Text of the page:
Transgender Mean Time

Every month we will be inviting our readers to pitch us articles on a theme revealed in our regular newsletter. This month’s theme was ‘age’ and a LOT of you responded! We picked comedian Rhea Folkers’ pitch which addresses the ‘wacky concept’ of age when you’re a trans person.

At the Trans Pride march in London this past September, I saw them fluttering down Whitehall in sequin dresses by their dozens: young trans women, fearless and colourful as the starlings at Camden Market, with hapless boyfriend-cum-handbags trailing awkwardly; each of them with an air suggesting they had come straight from the club to the march and planned on returning there again as soon as practicable. The spectacle did my bitter, leathery heart good (ah, thriving youth!), though still, I caught myself groaning, ‘My God, where do they get the energy?’ 

Few take my complaints of feeling weathered and decrepit at the ripe age of 33 seriously, but I am confident this is not entirely down to the debilitating existential dread that has weighed on me since I was a two-pack-a-day baby, hoovering down darts in the parking lot behind the pre-school, hoping to just feel something. Instead, I think it’s safe to say being trans has warped my sense of time’s passage.

It’s unclear when exactly life truly begins when your flesh prison doesn’t seem to function the way your mind thinks it should. As a relatively late bloomer, I lived many years as an (allegedly) fully operational adult who nonetheless felt as though the clock had yet to start. When it finally did, I experienced childlike wonder and helplessness at 30 and an impulse to live my teenage fantasies at 32. As a result, I have a complicated relationship with my younger siblings. 

Some of the girls I saw at the march, who have been out since they were teenagers and are now in their early twenties are, confusingly, both younger than me in people years and older in trans time. That day, as they levitated from view on a cloud of careless youth to do whatever it is young people do these days (TokTik? Emoji?), I looked on with envy at their sense of self and purpose that I could only wish I had at their age, and wondered whether I was more mature stateswoman, or overly eager little sister hoping to be included.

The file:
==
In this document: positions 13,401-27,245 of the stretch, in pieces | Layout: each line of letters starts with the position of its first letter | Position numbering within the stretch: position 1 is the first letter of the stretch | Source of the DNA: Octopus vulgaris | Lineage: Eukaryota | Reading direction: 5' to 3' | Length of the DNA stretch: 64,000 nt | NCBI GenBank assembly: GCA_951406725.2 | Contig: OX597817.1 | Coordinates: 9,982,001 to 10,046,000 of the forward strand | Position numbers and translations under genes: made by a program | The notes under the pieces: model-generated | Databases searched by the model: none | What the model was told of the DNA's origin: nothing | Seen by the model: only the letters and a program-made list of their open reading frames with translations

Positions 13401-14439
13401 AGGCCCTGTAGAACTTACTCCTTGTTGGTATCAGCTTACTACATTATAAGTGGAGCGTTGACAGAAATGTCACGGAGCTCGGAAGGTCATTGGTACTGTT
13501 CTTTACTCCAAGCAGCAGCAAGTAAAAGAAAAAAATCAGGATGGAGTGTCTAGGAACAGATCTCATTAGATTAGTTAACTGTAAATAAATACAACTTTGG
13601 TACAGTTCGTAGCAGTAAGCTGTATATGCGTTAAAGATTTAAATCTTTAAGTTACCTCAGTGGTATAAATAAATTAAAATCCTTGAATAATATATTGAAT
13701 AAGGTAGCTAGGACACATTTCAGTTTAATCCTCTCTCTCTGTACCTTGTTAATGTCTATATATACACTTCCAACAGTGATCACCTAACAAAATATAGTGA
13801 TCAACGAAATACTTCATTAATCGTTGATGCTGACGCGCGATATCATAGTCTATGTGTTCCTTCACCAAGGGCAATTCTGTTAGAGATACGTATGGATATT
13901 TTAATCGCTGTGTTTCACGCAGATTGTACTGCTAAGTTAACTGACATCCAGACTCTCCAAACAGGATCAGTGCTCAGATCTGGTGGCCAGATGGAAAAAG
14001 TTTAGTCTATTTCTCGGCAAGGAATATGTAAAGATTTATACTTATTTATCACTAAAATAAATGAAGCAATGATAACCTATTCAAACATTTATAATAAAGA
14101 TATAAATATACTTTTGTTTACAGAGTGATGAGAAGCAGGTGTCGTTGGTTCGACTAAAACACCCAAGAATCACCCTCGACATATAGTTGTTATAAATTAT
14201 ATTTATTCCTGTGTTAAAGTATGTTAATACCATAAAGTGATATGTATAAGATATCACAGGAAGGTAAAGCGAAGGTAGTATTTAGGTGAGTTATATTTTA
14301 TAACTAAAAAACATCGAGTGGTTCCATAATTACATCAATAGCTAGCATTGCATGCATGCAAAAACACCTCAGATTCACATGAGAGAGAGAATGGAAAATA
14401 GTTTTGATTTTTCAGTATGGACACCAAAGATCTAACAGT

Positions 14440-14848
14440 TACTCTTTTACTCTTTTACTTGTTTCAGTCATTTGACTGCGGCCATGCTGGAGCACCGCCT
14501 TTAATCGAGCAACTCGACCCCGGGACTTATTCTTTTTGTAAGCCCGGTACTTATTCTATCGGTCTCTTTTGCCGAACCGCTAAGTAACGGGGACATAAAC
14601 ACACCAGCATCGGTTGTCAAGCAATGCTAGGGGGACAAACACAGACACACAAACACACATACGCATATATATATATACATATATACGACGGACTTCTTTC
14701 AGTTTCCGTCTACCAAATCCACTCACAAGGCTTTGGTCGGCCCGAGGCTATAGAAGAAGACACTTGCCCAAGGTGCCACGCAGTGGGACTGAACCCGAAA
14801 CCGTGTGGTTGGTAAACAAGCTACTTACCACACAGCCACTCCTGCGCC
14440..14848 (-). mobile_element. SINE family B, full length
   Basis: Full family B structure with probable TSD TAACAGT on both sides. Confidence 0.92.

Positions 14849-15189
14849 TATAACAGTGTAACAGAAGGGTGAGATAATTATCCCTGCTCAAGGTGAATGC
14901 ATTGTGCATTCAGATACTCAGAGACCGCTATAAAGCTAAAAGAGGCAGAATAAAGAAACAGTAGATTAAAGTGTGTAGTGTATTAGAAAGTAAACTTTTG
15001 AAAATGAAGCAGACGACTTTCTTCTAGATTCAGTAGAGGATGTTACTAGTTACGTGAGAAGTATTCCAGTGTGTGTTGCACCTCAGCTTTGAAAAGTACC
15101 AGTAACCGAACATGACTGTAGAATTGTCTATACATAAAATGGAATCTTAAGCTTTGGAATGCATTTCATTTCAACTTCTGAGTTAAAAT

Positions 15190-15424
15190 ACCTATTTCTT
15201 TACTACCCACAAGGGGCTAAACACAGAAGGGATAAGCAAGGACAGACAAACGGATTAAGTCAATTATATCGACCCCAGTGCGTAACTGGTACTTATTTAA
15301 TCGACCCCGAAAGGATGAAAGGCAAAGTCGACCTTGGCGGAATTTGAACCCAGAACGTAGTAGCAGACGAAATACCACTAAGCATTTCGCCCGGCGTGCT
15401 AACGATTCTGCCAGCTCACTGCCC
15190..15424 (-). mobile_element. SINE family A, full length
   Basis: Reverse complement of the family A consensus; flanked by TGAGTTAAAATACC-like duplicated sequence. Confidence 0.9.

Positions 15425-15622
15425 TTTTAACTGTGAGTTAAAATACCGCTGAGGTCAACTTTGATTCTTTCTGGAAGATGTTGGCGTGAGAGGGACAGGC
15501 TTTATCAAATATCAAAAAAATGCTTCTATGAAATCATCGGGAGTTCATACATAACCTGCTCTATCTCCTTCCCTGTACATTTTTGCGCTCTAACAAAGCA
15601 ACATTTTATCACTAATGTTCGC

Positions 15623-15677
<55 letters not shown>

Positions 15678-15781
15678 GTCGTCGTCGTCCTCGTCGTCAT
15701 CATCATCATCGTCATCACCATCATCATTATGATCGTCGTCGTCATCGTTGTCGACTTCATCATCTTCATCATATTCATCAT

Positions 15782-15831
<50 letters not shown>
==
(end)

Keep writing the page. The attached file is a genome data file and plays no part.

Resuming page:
How best to measure the trans life cycle? Are you as old as the birth certificate still probably registered under a name you don’t use anymore says, or as old as you were when you first came out? What about time served in the closet? Some measure age relative to the point at which they shrieked, ‘I wanna do it again!’ and, as mum looked on in bewilderment, re-boarded the Puberty Cyclone—the amusement park’s least popular attraction. Of course, many trans folks don’t pursue HRT, so that cannot be a universal metric. 

Lately, I feel my perspective regularly shifting between moody teenager and rickety hag. I feel such profound regret at not having the sense to live as I do now sooner, but am comforted by the perspective my having taken the scenic route affords me. The only certainty seems to be the genuine exhaustion I feel when I mutter, ‘Kids these days,’ and shake my fist pointlessly.

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